An internal investigation is an important mechanism an organization can use to address an allegation of wrongdoing, determine legal liability, identify individuals or parties with culpability, comply with regulatory requirements, develop corrective measures and enhance operational efficiencies. Buckner is pleased to continue its blog series highlighting best practices, strategies and techniques that can be used by organizational leaders and counsel during an internal investigation. Today’s post will continue our overview of Weingarten Rights, which came as a result of the United States Supreme Court’s 1975 decision in NLRB v. J. Weingarten, Inc., 420 U.S. 251 (1975), which upheld a National Labor Relations Board (NLRB) decision that held employees possess a right to union representation during investigatory interviews:
In the May 29, 2015, decision in E.I. Dupont de Nemours & United Steel Workers Local 6992, 362 NLRB No. 98 (May 29, 2015), the NLRB issued a decision creating new remedies (i.e., make-whole relief–reinstatement and back pay) for some violations by an employer of an employee’s Weingarten Rights. The Dupont case involved an employee (Smith), who was involved in a workplace accident. The employer (i.e., supervisor and medical personnel) initially questioned Smith regarding the accident. Smith did not request a union representative during the questioning. Smith was subsequently requested to participate in an investigatory interview. Smith requested a union representative to be present in the interview. However, Smith’s request was denied by the company. The company questioned Smith regarding the accident. Additional mangers conducted an interview of Smith several days later, but Smith did not have union representation. During a third interview, Smith had a union representative present. The company terminated Smith’s employment for “[f]alsification of records, data, documents, or other information including giving false or incomplete information during employment or when applying for employment, or in connection with management investigations.”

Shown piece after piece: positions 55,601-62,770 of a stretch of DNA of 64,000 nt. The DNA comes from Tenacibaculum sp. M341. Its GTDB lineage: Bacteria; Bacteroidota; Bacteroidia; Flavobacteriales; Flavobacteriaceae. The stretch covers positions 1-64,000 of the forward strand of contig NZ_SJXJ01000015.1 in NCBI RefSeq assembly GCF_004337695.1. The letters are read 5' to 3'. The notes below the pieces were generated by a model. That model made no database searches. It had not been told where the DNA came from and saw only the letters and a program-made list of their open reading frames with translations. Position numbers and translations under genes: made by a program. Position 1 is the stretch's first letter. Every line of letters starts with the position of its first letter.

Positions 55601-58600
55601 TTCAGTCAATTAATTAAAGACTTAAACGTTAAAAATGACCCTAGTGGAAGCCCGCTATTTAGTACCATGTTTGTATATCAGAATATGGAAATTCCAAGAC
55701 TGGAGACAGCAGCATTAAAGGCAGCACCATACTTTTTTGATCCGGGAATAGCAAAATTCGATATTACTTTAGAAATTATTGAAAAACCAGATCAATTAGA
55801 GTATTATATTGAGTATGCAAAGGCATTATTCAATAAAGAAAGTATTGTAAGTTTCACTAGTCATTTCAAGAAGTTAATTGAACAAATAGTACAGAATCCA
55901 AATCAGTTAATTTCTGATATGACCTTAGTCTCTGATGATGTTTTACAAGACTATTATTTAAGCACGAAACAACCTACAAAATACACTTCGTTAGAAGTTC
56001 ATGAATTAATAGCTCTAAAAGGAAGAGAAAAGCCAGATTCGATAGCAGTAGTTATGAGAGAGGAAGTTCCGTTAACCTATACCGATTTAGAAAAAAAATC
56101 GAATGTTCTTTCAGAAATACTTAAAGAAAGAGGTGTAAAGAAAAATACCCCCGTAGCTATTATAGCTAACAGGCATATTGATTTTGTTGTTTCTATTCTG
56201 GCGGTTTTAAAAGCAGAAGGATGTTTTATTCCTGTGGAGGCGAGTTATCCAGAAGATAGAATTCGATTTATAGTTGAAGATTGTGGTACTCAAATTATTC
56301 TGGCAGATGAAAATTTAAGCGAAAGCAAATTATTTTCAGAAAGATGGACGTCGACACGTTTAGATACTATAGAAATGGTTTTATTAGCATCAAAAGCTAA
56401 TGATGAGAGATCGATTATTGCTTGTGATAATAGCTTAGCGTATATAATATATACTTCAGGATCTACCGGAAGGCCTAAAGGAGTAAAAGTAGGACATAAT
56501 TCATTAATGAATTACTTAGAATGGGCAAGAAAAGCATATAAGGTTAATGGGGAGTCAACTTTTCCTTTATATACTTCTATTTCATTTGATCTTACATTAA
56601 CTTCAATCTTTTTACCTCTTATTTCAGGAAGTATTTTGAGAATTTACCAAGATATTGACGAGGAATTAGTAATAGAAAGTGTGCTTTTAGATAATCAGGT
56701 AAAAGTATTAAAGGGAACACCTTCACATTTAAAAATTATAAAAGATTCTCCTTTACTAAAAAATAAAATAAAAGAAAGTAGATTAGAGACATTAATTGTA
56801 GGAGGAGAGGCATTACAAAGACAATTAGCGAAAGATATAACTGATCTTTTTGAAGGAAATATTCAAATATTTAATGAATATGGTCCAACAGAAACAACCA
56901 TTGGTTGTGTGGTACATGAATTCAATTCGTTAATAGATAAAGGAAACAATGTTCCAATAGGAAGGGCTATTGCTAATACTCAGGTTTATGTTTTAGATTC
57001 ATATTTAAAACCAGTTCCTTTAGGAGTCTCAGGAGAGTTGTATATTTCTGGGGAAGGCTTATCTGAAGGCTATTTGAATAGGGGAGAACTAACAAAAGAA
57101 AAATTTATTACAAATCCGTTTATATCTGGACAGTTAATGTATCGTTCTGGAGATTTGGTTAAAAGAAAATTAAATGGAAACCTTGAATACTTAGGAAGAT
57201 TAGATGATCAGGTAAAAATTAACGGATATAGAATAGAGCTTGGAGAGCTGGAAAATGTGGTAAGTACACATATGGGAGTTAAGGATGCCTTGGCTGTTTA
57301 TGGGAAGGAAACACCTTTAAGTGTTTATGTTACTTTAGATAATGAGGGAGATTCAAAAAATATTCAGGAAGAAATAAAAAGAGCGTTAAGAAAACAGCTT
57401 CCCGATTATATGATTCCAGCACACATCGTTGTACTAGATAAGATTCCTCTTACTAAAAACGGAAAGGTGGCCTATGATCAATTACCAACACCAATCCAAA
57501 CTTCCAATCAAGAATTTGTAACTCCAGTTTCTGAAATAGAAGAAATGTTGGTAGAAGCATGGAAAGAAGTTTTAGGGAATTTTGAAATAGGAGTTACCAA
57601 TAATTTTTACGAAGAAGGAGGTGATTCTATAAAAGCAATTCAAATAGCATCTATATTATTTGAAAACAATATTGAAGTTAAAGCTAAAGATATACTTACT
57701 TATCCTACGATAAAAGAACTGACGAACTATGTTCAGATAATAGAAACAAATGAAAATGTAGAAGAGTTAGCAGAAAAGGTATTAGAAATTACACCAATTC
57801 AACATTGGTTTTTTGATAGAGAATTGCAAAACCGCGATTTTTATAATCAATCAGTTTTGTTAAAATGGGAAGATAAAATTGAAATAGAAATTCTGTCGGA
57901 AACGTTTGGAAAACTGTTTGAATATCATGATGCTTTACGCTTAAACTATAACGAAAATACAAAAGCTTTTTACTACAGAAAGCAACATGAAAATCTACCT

The NLRB panel, which reviewed an administrative law judge’s ruling, determined the employer unlawfully refused Smith’s request for union representation when it conducted investigatory interviews. However, two of the three panel members noted the case created an “issue of first impression” regarding “whether to provide make-whole relief to an employee discharged for misconduct that occurred during an unlawful interview.” The two panel members developed a new standard when an employee’s misconduct that caused the termination is caused by and occurs during an unlawful interview following the employer’s denial of an employee’s request for union representation under Weingarten. The panel ruled make-whole relief, which attempts to place the employee back into the situation he or she would have been in if the misconduct had not occurred, is appropriate where: (1) an employer, in discharging an employee, relies at least in part on the employee’s misconduct during an unlawful interview; and (2) the employer is unable to show it would have discharged the employee absent that purported misconduct. The NLRB panel also decided since Smith answered questions in lawful and unlawful interviews, the case was remanded to the administrative law judge to make specific findings regarding: (1) which interviews were the source of the inconsistent statements the company relied on; and (2) whether the company could demonstrate it would have discharged Smith regardless of any conduct during the unlawful interviews.
The full NLRB decision can be read by clicking the following link: E.I. Dupont de Nemours & United Steel Workers Local 6992, 362 NLRB No. 98 (May 29, 2015).